The shot-blocking and rim protection is the bread and butter of the now-starting center. He has a massive gravity on the defensive end of the court and impacts nearly every possession he is involved in. Just his presence alone makes it hard for offenses to score and takes away easy opportunities at the basket. His blocks are down from years past but his impact on rim protection speaks to his growth as a defensive anchor.
Jayson Tatum did not get the memo, Mitchell Robinson is back pic.twitter.com/h16j5b9N0i
— The Knicks Wall (@TheKnicksWall) October 21, 2021
While Robinson will have games where he struggles, this is a contract year and that means that every game is like a league-wide job interview. That is visible with the effort night in and night out, but also the work that was clearly put in during the offseason. It has been impressive to see how he has returned from this injury, but there is a lot of season left to play.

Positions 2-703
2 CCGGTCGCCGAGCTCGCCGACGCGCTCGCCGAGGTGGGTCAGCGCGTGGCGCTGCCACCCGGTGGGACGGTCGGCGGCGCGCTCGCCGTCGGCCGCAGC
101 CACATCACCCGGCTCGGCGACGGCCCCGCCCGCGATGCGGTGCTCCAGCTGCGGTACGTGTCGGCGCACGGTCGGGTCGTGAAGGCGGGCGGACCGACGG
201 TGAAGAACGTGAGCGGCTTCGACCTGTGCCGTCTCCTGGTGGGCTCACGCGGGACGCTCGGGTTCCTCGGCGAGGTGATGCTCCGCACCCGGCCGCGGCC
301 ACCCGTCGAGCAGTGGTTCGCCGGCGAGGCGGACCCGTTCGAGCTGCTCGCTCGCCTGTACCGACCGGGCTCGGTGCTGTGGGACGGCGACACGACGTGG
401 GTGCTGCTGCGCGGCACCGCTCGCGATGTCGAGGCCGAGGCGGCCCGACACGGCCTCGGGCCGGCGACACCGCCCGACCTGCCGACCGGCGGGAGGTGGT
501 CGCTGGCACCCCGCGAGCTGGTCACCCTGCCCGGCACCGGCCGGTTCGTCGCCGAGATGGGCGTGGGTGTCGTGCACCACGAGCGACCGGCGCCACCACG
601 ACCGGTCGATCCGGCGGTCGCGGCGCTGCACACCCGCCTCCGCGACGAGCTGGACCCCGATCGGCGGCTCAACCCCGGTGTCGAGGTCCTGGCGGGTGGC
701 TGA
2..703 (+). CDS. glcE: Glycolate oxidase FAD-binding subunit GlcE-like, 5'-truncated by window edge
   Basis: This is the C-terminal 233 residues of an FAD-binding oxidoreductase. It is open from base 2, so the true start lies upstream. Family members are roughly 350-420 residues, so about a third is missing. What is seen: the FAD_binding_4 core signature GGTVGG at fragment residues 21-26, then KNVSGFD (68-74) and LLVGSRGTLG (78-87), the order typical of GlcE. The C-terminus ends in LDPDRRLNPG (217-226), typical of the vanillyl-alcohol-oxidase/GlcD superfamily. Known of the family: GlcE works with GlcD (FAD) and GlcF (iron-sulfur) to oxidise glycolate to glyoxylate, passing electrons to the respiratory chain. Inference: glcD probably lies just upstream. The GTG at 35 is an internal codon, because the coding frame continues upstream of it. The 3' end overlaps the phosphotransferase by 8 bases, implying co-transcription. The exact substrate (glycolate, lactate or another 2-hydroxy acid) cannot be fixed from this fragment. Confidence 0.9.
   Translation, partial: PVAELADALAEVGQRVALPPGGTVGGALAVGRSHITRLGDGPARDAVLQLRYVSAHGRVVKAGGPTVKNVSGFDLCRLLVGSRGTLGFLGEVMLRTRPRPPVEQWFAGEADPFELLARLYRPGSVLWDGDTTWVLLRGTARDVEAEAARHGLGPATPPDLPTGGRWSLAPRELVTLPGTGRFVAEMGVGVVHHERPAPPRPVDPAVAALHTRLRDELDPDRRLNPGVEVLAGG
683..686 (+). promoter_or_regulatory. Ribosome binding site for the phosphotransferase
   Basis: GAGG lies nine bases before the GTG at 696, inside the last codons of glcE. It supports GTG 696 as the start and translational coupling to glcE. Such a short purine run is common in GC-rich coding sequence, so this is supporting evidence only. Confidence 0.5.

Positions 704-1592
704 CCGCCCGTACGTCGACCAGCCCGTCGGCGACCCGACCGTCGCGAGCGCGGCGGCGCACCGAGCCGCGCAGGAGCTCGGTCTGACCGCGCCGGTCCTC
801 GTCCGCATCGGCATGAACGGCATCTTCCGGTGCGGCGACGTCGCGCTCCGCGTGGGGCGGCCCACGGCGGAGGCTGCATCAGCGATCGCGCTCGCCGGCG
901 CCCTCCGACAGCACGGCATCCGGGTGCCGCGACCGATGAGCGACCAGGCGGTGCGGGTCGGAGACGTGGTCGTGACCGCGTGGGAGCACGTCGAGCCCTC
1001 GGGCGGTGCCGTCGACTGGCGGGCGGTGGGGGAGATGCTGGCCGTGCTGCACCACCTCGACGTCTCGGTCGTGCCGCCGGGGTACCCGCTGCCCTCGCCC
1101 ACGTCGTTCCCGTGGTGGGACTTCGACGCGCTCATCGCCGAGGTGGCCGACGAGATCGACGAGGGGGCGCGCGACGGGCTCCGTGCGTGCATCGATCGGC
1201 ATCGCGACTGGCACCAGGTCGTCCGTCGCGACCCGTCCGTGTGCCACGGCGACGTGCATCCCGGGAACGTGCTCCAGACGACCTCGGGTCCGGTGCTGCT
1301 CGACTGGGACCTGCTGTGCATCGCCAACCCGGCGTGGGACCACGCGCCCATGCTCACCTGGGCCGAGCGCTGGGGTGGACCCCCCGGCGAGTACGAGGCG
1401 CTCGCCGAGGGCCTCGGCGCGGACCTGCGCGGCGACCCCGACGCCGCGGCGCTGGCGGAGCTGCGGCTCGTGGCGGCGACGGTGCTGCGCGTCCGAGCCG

Not only does the team need to see the sustainability of the big man’s performance, but also his health. Last year, he played the first 27 games of the season before injuring his hand. His comeback was halted after just three games due to an entirely different injury. When evaluating the 23-year-old’s value, health will play just as big a role as performance, if not more.
It remains to be seen how other teams value the young big man, and the market may reflect that. It would appear as the two parties would want to stay together as it has been an unlikely success story on both sides, but it is entirely plausible that another team will push the price too high no matter what happens from here until the end of the season.
It is an ongoing story and a part of the Knicks narrative; every decision that has been made in the last two years has been discussed around the idea of how it impacts the future with Robinson, and that will not change anytime soon. Rumors will certainly circulate as the trade deadline approaches and teams show interest in the talented center, just as they have for the last two years.
The Knicks battle the top of the Eastern Conference and with that some elite big men around the league in the ensuing games.
Tonight’s game against Milwaukee will allow Robinson to try his hand at stopping the unstoppable force that is Giannis Antetokounmpo at the rim. Following that up comes a back-to-back against the young frontcourt of Jarrett Allen and Evan Mobley in Cleveland, and a rematch with Joel Embiid and the Sixers shortly after. Embiid will certainly have his calendar marked for redemption against Robinson.